- anticoagulants (e.g., apixaban, dabigatran, edoxaban, rivaroxaban, warfarin)
- antihistamines (e.g., cetirizine, doxylamine, diphenhydramine, hydroxyzine, loratadine)
- antiplatelets (e.g., acetylsalicylic acid [ASA], clopidogrel, ticagrelor)
- antipsychotics (e.g., aripiprazole, chlorpromazine, clozapine, haloperidol, olanzapine, quetiapine, risperidone)
- antiseizure medications (e.g., carbamazepine, clobazam, levetiracetam, phenobarbital, phenytoin, primidone, topiramate, valproic acid, zonisamide)
- "azole" antifungals (e.g., fluconazole, itraconazole, ketoconazole)
- barbiturates (e.g., butalbital, pentobarbital, phenobarbital)
- benzodiazepines (e.g., alprazolam, diazepam, lorazepam)
- calcium channel blockers (e.g., amlodipine, diltiazem, nifedipine, verapamil)
- chloral hydrate
- diabetes medications (e.g., acarbose, canagliflozin, glyburide, insulin, liraglutide, lixisenatide, metformin, rosiglitazone)
- ergot alkaloids (e.g., ergotamine, dihydroergotamine)
- grapefruit juice
- herbs with anti-platelet properties (e.g., gingko biloba, garlic, ginger)
- HIV protease inhibitors (e.g., atazanavir, indinavir, ritonavir, saquinavir)
- lumacaftor and ivacaftor
- macrolide antibiotics (e.g., azithromycin, clarithromycin, erythromycin)
- methylene blue
- monoamine oxidase inhibitors (MAOIs; e.g., moclobemide, phenelzine, rasagiline, selegiline, tranylcypromine)
- multivitamins with minerals
- muscle relaxants (e.g., baclofen, cyclobenzaprine, methocarbamol, orphenadrine)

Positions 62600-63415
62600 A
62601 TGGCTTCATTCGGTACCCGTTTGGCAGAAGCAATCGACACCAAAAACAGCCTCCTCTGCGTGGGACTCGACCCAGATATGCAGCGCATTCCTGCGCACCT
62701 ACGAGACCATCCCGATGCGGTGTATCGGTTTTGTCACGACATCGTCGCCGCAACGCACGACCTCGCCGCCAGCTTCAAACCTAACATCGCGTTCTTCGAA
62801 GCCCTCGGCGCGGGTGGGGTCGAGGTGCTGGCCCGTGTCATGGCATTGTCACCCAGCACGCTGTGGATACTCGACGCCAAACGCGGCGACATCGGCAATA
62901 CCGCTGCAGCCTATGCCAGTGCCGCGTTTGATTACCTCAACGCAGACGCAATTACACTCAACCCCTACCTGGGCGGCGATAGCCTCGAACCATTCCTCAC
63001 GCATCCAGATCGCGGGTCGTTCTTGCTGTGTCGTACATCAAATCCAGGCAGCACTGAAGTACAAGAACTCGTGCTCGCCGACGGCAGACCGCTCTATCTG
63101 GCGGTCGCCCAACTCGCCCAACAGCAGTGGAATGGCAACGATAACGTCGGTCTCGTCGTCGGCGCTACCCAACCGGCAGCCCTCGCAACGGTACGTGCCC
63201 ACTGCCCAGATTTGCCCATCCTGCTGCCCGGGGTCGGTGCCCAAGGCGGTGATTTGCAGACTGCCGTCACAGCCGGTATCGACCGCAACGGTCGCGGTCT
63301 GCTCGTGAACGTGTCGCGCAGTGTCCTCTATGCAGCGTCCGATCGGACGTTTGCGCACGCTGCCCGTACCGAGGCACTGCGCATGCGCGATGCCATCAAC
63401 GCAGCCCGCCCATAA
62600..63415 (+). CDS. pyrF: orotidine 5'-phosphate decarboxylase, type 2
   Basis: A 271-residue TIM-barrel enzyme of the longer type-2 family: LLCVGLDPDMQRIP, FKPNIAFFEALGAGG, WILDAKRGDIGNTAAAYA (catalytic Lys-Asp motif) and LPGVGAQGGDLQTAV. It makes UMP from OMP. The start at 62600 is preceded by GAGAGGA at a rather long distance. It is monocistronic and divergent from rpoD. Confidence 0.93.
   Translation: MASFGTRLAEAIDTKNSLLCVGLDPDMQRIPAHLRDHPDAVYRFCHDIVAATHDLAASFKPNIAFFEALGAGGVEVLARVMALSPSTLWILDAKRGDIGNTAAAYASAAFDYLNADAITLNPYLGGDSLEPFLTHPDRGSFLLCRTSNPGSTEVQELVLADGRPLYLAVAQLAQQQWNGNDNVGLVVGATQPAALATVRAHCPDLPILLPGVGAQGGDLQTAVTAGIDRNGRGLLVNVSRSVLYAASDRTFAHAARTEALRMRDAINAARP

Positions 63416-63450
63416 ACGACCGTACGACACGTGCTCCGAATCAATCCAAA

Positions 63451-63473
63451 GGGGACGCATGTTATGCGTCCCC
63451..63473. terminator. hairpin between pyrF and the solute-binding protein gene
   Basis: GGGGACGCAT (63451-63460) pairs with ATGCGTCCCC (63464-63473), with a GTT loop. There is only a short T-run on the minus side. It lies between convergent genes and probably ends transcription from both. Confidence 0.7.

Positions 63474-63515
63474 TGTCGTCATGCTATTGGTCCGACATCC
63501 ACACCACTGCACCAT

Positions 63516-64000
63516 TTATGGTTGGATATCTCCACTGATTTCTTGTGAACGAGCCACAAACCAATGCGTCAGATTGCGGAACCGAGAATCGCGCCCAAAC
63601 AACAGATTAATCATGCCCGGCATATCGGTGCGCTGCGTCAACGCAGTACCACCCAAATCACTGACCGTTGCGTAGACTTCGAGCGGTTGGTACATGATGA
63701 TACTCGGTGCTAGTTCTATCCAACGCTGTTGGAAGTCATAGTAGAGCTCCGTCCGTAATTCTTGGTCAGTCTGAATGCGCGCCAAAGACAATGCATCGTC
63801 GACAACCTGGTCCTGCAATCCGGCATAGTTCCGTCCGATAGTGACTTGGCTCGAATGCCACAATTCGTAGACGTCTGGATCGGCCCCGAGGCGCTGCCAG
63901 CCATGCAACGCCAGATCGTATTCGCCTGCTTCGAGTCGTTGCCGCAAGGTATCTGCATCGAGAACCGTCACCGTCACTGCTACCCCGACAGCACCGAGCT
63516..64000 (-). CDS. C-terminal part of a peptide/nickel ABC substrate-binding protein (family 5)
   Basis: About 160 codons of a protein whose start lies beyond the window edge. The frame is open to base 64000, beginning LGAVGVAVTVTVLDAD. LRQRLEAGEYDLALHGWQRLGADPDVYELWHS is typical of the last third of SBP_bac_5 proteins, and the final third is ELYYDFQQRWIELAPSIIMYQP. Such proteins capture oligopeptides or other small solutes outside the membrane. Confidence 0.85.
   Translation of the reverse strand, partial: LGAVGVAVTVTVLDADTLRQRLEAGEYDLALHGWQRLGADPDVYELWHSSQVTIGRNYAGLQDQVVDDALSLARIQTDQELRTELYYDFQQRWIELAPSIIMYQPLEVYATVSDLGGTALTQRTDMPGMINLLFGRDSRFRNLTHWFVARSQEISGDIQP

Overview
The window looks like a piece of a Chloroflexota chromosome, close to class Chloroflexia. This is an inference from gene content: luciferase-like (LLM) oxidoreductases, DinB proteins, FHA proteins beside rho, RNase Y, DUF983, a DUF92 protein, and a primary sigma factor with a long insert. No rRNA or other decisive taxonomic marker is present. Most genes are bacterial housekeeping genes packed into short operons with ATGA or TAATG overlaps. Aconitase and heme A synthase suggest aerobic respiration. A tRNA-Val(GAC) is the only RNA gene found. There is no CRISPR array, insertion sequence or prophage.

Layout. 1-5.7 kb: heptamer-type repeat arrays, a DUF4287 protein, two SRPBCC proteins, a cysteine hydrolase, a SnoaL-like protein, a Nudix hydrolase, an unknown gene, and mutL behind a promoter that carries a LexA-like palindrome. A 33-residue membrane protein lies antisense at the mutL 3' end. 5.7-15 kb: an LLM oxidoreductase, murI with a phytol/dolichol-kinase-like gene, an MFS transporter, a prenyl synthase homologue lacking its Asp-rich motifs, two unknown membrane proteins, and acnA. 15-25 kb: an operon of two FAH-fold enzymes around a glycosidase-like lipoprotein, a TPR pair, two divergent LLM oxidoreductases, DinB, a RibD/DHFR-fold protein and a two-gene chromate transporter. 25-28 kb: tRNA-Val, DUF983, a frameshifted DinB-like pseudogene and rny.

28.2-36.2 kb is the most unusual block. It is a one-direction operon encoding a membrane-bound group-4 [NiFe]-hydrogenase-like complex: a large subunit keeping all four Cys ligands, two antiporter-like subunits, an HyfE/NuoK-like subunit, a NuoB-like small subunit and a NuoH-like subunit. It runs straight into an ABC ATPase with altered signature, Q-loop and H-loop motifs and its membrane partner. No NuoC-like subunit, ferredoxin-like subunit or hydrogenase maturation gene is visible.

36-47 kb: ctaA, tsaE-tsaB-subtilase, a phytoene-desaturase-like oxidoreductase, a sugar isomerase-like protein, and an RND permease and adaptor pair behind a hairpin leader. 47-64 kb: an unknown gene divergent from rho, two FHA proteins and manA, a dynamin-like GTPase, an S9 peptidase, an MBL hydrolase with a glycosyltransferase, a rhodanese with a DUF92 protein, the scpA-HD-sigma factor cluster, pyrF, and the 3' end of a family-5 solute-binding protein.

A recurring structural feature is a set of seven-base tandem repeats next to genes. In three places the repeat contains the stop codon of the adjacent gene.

- narcotic pain relievers (e.g., codeine, fentanyl, morphine, oxycodone, tapentadol, tramadol)
- nonsteroidal anti-inflammatory medications (e.g., diclofenac, ibuprofen, ketoprofen, naproxen)
- omega-3 fatty acids
- quinolone antibiotics (e.g., ciprofloxacin, moxifloxacin, ofloxacin)
- St. John's wort
- other selective serotonin reuptake inhibitors (SSRIs; e.g., citalopram, fluoxetine, paroxetine, sertraline)
- serotonin antagonists (anti-emetic medications; e.g., granisetron, ondansetron)
- serotonin-norepinephrine reuptake inhibitor (SNRIs; e.g., desvenlafaxine, duloxetine, venlafaxine)
- somatostatin-like medications (e.g., lanreotide, octreotide, pasireotide)
- thiazide diuretics (water pills; e.g., hydrochlorothiazide, indapamide, metolazone)
- thyroid replacements (e.g., dessicated thyroid, levothyroxine)
- tricyclic antidepressants (e.g., amitriptyline, clomipramine, desipramine, trimipramine)
- "triptan" migraine medications (e.g., almotriptan, eletriptan, sumatriptan)
- tyrosine kinase inhibitors (e.g., dasatinib, imatinib, nilotinib, sunitinib)
- vitamin E
If you are taking any of these medications, speak with your doctor or pharmacist. Depending on your specific circumstances, your doctor may want you to:
- stop taking one of the medications,
- change one of the medications to another,
- change how you are taking one or both of the medications, or
- leave everything as is.
An interaction between two medications does not always mean that you must stop taking one of them. Speak to your doctor about how any drug interactions are being managed or should be managed.
Medications other than those listed above may interact with this medication. Tell your doctor or prescriber about all prescription, over-the-counter (non-prescription), and herbal medications that you are taking. Also tell them about any supplements you take. Since caffeine, alcohol, the nicotine from cigarettes, or street drugs can affect the action of many medications, you should let your prescriber know if you use them.
All material copyright MediResource Inc. 1996 – 2022. Terms and conditions of use. The contents herein are for informational purposes only. Always seek the advice of your physician or other qualified health provider with any questions you may have regarding a medical condition. Source: www.medbroadcast.com/drug/getdrug/Van-Citalopram